Obama Campaign So Desperate They’re Willing to…Defend Bush?
Surprising, we know. But as President Obama and his administration desperately try to spin the narrative that he’s doing everything he can to reduce the pain at the pump, Americans just aren’t buying it. And why should they? Even if you believe the spin that oil production is at its highest in recent memory (which it is on private lands, but way down on federal lands), even if you agree there is no “silver bullet” to immediately lower gas prices, Americans know that there is more the President could do to signal to American’s he’s actually trying to reduce gas prices in the near future. Like, say, approving the Keystone pipeline?
Charles Krauthammer wrote a great article yesterday about other places we could drill and send the message to the world that the oil supply will be greatly increased:
“●off the Mid-Atlantic coast (as Virginia, for example, wants);
●off the Florida Gulf Coast (instead, the Castro brothers will drill near there);
●in the broader Gulf of Mexico (where drilling in 2012 is expected to drop 30 percent below pre-moratorium forecasts);
●in the Arctic National Wildlife Refuge (more than half the size of England, the drilling footprint being the size of Dulles International Airport);
●on federal lands in the Rockies (where leases are down 70 percent since Obama took office).”
But of course, even though opening up these places might not produce a barrel of oil for a few years, the markets will be able to settle knowing that a more stable supply of oil is on its way. Also, a few years is much, much sooner than decades, which is how long it will take for wind and solar to be viable.
But we know that President Obama doesn’t care. How do we know this? He says he cares, he says he understands, even though we know he doesn’t pay for his own gas while being driven around in a 22-car motorcade. We know he doesn’t care because he and his Energy Secretary have said they want higher energy prices (so that alternative fuels look better by comparison).
Then-Senator Obama in 2008: “Under my plan of a cap-and-trade system, electricity rates would necessarily skyrocket.”
Then-Senator Obama in 2008: “So if somebody wants to build a coal-powered plant, they can, it’s just that it will bankrupt them because they’re going to be charged a huge sum for all that greenhouse gas that’s emitted.”
Steven Chu in 2008: “Somehow, we have to figure out how to boost the price of gasoline to the levels in Europe.”
Energy Secretary Steven Chu in 2012: “No, the overall goal is to decrease our dependency on oil, to build and strengthen our economy.”
This is what they said while the liberal media blamed former President George W. Bush for high gas prices and claiming his policies allowed the oil companies to profit from raising the price of gas. And in 2008, then-House Speaker Nancy Pelosi directly blamed President Bush and Vice President Dick Cheney for the high price of gasoline, saying that the Democrat plan of hiking taxes on the oil companies and spending taxpayer dollars on alternative energy somehow would have lowered the price of gas.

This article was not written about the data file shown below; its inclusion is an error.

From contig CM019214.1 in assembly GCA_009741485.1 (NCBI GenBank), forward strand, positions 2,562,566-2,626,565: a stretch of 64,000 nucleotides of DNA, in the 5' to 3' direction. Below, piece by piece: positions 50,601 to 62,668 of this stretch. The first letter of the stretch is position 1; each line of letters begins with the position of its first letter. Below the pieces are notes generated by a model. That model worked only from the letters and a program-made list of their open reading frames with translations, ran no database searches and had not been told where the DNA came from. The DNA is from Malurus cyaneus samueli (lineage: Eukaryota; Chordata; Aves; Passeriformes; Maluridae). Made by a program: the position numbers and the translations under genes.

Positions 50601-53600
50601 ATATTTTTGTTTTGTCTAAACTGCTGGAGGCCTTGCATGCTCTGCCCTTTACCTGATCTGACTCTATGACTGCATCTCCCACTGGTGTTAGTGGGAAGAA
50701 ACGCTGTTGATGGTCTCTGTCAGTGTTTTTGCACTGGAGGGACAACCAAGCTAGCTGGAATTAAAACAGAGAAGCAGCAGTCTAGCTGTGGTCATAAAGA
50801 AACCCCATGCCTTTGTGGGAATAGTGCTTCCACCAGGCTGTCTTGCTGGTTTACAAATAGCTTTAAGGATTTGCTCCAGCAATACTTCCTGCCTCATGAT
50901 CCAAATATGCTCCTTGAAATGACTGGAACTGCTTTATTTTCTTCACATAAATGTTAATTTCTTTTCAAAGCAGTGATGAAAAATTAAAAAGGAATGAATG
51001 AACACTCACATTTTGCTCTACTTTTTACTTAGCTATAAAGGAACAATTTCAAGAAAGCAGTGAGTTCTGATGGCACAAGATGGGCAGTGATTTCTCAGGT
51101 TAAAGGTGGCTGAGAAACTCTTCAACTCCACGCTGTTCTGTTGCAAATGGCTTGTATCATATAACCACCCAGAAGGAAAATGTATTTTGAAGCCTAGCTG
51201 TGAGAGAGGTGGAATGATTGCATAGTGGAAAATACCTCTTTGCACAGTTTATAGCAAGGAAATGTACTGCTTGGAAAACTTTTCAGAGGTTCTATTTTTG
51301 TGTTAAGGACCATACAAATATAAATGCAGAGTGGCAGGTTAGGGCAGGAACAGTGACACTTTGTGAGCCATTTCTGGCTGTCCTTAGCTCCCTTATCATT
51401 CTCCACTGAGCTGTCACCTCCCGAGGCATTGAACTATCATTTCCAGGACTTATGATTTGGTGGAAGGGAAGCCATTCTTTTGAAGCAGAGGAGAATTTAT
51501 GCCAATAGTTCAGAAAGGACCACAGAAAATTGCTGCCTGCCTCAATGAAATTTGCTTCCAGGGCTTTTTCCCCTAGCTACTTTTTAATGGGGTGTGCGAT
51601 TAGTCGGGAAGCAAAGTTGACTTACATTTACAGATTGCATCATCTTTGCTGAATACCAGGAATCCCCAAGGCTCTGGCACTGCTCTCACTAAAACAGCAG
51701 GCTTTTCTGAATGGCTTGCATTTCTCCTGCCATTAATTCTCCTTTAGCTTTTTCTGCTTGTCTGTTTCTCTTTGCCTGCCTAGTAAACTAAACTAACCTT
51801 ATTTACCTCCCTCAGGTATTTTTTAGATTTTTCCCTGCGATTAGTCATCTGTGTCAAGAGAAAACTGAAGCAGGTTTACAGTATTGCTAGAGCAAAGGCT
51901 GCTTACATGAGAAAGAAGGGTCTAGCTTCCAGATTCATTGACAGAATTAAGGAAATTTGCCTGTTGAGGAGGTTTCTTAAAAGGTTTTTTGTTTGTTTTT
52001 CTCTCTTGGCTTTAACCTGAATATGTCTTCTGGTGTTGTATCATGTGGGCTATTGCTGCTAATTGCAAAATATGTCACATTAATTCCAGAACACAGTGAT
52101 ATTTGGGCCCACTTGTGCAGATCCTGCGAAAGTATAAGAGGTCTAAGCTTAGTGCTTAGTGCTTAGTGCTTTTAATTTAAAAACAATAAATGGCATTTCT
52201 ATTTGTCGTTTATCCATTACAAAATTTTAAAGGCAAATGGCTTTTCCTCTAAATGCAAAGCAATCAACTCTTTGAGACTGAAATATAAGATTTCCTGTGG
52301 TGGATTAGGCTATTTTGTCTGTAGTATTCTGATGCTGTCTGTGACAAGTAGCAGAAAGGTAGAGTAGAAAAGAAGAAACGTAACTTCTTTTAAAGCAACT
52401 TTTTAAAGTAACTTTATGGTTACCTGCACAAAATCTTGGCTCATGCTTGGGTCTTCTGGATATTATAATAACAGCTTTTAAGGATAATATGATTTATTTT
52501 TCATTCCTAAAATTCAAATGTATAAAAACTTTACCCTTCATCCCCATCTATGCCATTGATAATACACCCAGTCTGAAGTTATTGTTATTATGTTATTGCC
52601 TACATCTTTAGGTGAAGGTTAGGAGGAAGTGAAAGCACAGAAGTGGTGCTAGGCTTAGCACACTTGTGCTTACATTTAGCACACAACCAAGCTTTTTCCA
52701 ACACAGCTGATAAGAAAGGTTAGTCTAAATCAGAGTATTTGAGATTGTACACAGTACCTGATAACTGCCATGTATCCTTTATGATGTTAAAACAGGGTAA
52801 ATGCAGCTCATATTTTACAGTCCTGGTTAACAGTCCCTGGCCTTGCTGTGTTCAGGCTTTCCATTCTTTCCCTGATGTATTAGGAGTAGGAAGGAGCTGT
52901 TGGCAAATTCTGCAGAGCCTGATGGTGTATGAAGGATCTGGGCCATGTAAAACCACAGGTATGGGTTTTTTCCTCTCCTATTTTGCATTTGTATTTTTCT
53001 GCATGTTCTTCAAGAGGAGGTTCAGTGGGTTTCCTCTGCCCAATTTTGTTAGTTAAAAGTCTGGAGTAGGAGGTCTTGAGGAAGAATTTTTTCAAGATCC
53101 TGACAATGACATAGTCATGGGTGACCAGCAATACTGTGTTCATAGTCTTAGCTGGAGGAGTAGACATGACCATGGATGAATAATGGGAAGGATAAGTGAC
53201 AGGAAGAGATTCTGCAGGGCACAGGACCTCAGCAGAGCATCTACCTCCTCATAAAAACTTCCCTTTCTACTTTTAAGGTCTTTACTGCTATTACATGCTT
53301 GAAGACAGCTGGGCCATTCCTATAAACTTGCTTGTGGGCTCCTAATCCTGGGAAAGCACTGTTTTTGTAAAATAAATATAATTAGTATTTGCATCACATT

Now, of course, everything is different. President Obama’s plans for alternative fuels have been passed and have, predictably, failed to bring us any closer to a new miracle fuel that will replace oil. We can’t even imagine the rationale for tax hikes on oil companies somehow lowering fuel prices, but, you know…it’s liberal logic.
This brings us to today. Now, House Minority Leader Pelosi says President Obama is not to blame for high gas prices. And this morning, Brad Woodhouse, the communications director of the Democratic National Committee actually defended President Bush when it came to oil prices:
“There are so many things going on with respect to gas prices that are outside of the hands of this President’s hands and, frankly, they were outside of the hands of George Bush.”
So after three years of blaming Bush for everything, the administration is finding that they have to defend him in order to save themselves!
Mr. Woodhouse mentioned earlier in the segment that oil production is up and foreign oil imports are down. That is not a good argument to be making. The fact of the matter is: oil production on private lands is up, but demand in India and China has grown massively in recent years, there is far more global demand than there is supply. That means that supply must be increased, and how do we do that?
Exploration and domestic production, not taxing the oil companies and giving government handouts to politically connected companies that produce weak technologies that are more expensive and less efficient than oil. If these industries are truly the fuel of the future, then they need to prove that they can bring their price down and be more efficient than gasoline. We should not be trying to raise gas prices up to their level to make them more palatable.